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Stack overflows versus stack overruns

What is stack overflow? What is the fix?

A stack overflow is one of two things, which is what makes it a little confusing. In the first case, a true stack overflow is when you run out of stack space in the process. If you've ever had your application pause for a second or two and then just go away, that's a stack overflow due to infinite recursion. The stack in most OSes can only grow so far before it fills up. To avoid stack overflows, here are the basic rules:

  1. Be extra careful when doing recursion. Always verify completely the out case so you don't end up calling yourself infinitely.
  2. Be cognizant of how much space local variables take up. If you are putting 4K buffers on the stack, all over the place, you can easily run out of stack space as your code executes. Keep in mind that especially with Windows development, the messaging system can get quite reentrant so much more the stack is used than you expect. The general rule I use is if the data structure is more than 260 bytes, I probably need to look at allocating it from the heap instead of the stack. People often confuse a stack overrun with a stack overflow. A stack overrun is when you write more data to a variable on the stack than the variable original size. This will corrupt the variables or return address up the stack. Probably the best way to show this is with some pictures! Keep in mind that stack growns from high memory addresses to low memory addresses and all values are 4 bytes.

Here's the sample code:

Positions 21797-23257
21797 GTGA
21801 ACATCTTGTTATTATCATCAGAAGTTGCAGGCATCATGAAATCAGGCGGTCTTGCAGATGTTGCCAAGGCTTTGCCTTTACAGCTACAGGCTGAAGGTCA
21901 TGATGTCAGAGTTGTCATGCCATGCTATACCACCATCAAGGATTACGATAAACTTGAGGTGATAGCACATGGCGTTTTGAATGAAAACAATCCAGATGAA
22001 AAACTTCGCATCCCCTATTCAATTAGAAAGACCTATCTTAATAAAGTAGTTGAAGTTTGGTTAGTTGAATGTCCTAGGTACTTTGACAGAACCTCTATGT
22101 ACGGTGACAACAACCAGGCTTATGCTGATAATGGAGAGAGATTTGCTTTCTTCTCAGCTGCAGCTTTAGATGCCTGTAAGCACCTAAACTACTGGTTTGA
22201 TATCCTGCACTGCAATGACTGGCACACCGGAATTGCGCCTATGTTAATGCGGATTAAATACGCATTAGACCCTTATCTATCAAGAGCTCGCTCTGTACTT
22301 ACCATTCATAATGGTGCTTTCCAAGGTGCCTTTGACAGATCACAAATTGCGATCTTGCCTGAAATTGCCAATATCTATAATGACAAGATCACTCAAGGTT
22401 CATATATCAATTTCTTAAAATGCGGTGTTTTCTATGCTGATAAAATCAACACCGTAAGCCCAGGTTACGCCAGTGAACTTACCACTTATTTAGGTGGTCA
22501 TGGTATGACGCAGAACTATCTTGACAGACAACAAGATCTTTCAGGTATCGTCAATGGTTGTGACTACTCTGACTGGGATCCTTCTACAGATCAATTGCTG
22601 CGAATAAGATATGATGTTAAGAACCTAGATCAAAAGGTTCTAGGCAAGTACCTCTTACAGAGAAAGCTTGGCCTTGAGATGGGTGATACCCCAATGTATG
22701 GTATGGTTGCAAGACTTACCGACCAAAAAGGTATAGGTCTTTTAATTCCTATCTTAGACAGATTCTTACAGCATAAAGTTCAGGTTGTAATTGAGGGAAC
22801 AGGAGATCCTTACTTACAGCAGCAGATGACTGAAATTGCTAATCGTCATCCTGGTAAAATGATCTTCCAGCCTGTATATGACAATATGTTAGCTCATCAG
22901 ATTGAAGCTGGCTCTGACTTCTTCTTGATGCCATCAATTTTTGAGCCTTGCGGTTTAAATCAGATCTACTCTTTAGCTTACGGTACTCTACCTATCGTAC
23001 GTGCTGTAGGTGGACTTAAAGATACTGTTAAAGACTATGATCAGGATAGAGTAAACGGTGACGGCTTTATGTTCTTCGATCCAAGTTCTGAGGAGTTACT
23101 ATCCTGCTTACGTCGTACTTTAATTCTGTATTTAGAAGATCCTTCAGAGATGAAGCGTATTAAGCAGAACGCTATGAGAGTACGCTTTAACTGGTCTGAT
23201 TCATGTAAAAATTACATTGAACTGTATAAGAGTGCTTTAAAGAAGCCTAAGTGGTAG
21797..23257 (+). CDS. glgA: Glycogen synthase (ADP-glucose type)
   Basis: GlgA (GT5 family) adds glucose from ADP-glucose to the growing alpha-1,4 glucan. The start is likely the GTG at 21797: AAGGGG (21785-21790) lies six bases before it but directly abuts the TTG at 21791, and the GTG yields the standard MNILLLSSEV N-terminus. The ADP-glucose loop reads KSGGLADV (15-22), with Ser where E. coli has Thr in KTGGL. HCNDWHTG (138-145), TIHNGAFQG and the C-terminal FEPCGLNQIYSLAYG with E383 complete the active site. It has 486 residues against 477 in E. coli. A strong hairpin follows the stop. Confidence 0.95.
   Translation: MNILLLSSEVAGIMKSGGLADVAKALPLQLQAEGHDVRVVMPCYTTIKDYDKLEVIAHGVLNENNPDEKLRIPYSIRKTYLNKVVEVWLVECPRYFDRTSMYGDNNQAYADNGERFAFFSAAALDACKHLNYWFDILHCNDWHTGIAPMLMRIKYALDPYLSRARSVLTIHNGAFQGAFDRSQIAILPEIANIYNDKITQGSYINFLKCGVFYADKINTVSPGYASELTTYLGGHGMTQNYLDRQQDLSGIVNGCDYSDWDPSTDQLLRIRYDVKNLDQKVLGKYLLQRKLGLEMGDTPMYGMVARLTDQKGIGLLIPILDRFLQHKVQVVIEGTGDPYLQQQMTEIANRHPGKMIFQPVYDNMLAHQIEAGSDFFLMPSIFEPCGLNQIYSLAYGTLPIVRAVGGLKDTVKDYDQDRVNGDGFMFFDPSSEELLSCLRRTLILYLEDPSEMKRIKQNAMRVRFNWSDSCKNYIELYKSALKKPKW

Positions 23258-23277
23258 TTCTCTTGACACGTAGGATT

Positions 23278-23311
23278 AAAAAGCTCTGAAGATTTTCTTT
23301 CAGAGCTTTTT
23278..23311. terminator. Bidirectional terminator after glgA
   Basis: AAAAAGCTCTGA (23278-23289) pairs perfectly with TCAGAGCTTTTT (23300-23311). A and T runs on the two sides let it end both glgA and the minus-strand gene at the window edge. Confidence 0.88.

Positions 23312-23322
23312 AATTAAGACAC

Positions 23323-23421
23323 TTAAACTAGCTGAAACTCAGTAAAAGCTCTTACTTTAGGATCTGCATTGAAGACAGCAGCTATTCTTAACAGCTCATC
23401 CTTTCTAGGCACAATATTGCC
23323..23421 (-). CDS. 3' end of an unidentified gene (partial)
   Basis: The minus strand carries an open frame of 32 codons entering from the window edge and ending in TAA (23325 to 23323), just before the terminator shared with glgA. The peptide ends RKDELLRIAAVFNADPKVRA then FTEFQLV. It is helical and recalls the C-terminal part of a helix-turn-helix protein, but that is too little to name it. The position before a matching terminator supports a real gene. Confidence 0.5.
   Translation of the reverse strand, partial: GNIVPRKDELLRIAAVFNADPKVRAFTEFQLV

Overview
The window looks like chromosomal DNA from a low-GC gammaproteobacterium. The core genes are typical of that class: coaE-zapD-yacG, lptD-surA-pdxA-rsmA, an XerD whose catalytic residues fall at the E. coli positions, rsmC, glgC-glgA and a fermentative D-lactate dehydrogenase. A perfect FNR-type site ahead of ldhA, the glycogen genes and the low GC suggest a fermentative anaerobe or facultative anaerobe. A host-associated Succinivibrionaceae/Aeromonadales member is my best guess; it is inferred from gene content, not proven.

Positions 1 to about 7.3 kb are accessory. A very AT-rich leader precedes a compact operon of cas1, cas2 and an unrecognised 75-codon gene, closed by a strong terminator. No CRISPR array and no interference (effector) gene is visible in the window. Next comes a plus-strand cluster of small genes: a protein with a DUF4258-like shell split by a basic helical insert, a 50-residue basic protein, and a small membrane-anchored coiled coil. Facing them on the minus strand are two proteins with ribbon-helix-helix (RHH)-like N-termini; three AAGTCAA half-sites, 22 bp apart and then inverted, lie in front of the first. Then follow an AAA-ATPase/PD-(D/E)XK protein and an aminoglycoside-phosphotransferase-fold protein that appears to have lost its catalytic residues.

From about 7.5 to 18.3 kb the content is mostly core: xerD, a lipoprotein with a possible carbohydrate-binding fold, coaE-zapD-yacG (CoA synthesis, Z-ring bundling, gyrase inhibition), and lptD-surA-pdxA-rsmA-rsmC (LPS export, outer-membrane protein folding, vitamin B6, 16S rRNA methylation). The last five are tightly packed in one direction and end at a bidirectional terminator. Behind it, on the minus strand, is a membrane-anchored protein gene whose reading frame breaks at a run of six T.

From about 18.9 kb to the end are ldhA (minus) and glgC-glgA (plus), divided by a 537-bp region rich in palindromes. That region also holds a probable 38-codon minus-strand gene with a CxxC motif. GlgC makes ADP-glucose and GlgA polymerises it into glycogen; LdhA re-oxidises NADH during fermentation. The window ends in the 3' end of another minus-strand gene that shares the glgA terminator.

void SomeFunc ( void ) { int iVar1 ; int iVar2 ; iVar1 = 0x33 ; iVar2 = 0x44 memcpy ( &iVar1 , 0 , 12 ) ; // Yes, this is a bug! }

If the instruction pointer is sitting on the memcpy instruction in SomeFunc, the stack looks like the following:

 (Stack Picture) (Stack Address) (Stack Values) +-------------------+ | Return Address | 0x0012FE1C 0x0040136B +-------------------+ | Saved Frame | 0x0012FE18 0x0012FF70 +-------------------+ | Local Variable 1 | 0x0012FE14 0x00000033 +-------------------+ | Local Variable 2 | 0x0012FE10 0x00000044 +-------------------+

After executing the memcpy, which is copying 12 bytes to a 4 byte location, the stack looks like the following:

 (Stack Picture) (Stack Address) (Stack Values) +-------------------+ | Return Address | 0x0012FE1C 0x00000000 +-------------------+ | Saved Frame | 0x0012FE18 0x00000000 +-------------------+ | Local Variable 1 | 0x0012FE14 0x00000000 +-------------------+ | Local Variable 2 | 0x0012FE10 0x00000044 +-------------------+

As you can see, the memcpy in the function doesn't do any error checking and blindly writes 12 bytes worth of zeros to a memory location that only holds four bytes. Consequently, it overwrote the saved frame and return address so when this function ends and tries to return to the caller, the CPU will pick the return address off the stack and put that into the instruction pointer on the CPU. Since that value is now zero, the program crashes.

Fixing stack overruns used to be quite hard as there were no tools on the market to help. Compuware's BoundsChecker, which I helped architect and develop, looks for stack overruns automatically. Additionally, the new C++ compiled in VC.NET also looks for stack overruns automatically in debug builds with the new /RTCx switches.

For more information about the new switches, see my August 2001 MSDN Magazine Bugslayer column. Of course, even though you have the automatic tools does not excuse the programmer from looking for these bugs as they are developing!


This was first published in February 2002

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